Throughout Ex Libris there are shots of reference books, encyclopedias and dictionaries, guidebooks and handbooks, rows and rows of them, still physically present but increasingly online. Rows of patrons sit before computers accessing digital words. An American Sign Language interpreter demonstrates for a hearing audience the emotion of signed words, the beautifully dramatic variation in tempo and gestural emphasis she brings to different readings. 
The President ignores words, distorts and mangles them, can’t hear them over the din of his own trumpeting voice. There are many words used to describe this president: ignorant, racist, autocratic, narcissist. A number of his former advisors have used more potent ones. The word that keeps coming to me this week as I toggle between Ex Libris and the President’s daily briefings is tawdry. Synonyms for tawdry: gaudy, brash, low, mean, base, garish, inferior, meretricious. Let’s look up meretricious: pretentious, fake, fraudulent, “…having in reality no value or integrity.” Vocabulary.com adds this: “Tawdry things often have a hint of desperation.” Last week the President falsely accused the World Health Organization of lying and neglect, deflected to them his own lying and neglect, and said he will cut their funding —an act that will contribute to the death of the world’s most vulnerable. Low, mean, base. The tawdry desperation of evil.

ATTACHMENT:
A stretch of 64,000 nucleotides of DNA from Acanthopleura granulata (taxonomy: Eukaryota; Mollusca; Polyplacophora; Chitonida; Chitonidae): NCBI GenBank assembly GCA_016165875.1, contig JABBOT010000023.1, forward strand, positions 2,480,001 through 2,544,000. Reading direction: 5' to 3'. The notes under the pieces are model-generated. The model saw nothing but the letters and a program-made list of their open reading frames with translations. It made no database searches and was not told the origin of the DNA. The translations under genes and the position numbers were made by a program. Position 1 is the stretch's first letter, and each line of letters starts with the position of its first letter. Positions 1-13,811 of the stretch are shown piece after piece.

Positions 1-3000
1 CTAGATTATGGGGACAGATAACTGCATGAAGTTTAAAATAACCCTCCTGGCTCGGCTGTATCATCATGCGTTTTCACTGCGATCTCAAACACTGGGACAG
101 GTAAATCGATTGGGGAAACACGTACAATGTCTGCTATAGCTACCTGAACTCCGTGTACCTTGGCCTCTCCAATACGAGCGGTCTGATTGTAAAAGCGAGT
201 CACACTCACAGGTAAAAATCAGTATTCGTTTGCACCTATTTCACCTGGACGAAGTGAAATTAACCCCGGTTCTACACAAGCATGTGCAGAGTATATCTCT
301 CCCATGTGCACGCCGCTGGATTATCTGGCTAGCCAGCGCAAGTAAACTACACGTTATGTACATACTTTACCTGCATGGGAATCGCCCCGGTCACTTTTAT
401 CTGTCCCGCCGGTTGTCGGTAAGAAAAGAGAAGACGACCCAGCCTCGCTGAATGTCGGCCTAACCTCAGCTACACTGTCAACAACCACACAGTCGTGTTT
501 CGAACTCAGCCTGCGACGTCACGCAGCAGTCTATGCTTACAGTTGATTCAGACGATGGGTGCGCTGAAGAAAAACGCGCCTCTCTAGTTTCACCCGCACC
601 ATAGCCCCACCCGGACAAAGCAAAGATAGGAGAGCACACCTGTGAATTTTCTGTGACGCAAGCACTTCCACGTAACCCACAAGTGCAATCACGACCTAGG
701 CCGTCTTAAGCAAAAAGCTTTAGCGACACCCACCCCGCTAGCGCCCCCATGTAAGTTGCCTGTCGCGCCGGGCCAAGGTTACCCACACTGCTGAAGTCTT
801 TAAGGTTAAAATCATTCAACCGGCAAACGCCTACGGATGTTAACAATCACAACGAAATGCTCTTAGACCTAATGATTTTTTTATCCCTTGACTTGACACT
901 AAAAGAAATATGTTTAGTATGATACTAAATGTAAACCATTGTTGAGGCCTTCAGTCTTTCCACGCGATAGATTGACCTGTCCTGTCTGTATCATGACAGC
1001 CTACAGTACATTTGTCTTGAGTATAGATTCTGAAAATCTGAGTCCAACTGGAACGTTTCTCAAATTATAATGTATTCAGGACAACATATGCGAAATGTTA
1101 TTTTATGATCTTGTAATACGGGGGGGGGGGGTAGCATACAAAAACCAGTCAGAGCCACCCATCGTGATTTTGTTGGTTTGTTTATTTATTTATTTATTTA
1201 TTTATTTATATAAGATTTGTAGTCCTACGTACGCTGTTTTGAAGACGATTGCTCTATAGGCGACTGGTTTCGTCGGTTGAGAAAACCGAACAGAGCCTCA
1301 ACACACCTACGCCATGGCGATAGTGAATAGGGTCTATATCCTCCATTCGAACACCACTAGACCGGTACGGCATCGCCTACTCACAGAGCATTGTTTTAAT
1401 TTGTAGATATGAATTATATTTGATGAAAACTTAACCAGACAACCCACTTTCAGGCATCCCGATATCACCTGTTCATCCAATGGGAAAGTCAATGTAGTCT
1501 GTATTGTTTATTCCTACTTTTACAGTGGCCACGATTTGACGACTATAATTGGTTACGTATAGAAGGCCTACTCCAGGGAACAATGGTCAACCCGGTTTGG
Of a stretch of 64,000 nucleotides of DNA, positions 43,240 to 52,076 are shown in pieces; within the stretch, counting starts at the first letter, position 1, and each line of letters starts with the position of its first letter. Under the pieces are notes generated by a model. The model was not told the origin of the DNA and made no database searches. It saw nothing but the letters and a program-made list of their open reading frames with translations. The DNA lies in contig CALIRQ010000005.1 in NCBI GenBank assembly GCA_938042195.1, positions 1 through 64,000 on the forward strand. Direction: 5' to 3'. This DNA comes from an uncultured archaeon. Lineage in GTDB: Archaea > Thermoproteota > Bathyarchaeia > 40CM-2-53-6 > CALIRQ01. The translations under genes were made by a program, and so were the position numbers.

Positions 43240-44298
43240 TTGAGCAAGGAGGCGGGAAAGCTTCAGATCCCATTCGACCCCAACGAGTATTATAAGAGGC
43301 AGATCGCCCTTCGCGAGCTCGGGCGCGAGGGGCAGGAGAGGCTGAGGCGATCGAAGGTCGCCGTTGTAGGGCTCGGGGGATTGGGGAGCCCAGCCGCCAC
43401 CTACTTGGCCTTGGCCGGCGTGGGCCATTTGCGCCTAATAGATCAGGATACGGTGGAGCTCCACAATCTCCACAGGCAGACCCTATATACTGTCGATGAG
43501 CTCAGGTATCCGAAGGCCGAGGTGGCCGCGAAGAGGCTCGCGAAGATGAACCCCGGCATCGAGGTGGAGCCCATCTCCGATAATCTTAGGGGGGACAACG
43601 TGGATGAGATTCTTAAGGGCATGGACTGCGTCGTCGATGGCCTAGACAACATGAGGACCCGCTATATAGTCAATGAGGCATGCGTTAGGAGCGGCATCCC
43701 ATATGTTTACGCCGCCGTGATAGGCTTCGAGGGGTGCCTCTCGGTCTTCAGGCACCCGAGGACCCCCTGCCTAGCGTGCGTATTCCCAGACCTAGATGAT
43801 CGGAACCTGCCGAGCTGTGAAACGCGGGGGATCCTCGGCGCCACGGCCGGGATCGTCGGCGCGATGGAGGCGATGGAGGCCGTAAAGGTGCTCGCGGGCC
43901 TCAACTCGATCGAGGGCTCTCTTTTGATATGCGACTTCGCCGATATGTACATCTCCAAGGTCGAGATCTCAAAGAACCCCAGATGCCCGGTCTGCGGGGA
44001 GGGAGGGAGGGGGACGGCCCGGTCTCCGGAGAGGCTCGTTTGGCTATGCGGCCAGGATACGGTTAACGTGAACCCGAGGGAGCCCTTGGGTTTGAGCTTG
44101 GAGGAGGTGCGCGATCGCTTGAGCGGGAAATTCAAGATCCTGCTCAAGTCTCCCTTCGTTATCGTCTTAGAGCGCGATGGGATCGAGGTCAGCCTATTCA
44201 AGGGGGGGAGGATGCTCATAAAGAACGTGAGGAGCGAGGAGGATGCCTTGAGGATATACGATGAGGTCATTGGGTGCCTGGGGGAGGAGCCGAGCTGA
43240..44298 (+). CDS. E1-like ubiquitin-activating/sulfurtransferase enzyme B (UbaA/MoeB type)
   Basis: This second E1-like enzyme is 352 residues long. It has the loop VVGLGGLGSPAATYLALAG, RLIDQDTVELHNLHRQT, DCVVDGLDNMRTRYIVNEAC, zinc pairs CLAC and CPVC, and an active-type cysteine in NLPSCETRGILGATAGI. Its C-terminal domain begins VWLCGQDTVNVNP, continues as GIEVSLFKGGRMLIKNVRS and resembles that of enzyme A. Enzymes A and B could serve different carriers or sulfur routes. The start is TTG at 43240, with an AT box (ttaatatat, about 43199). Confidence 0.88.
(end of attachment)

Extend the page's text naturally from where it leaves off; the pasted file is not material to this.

The New York Public Library has its fair share of the brash and pretentious, and as Ex Libris progresses, vast social class and racial disparities among branches and events become evident. Opulent banquet rooms for board meetings or donor celebrations and small, crammed gatherings in poorer communities. And libraries as social institutions reflect the ugliness of their time and place —read Richard Wright’s account in Black Boy of the insult in trying to gain access to library books. Still, the public library is a grand ideal, and one of the virtues of Ex Libris is the way it puts so many faces on that ideal, animates and humanizes it. 
During the last hour of the film, the Director of the Schomburg Center for Research in Black Culture —a research division of the library— affirms “the public value of what we do,” how the work of the Center is “mind-building and soul-affirming.” He is talking specifically about the Center, but what he says applies, I think, to the public library generally. To that end, he quotes Toni Morrison, “libraries are the pillars of democracy.” Lofty words, to be sure, but given the Presidential miasma of cheap and dangerous language hanging low over our infected country, we need to aspire. A man in a small branch of The New York Public Library located in The Harlem River Houses complex says that because he was taking care of his kids, he couldn’t afford to go to film school, so learned the basics through his library. In a gentle and deliberate rhythm, Ex Libris offers us image after image of what a public institution can do —and in mid-April of our plague year, that is mind-building and soul-affirming.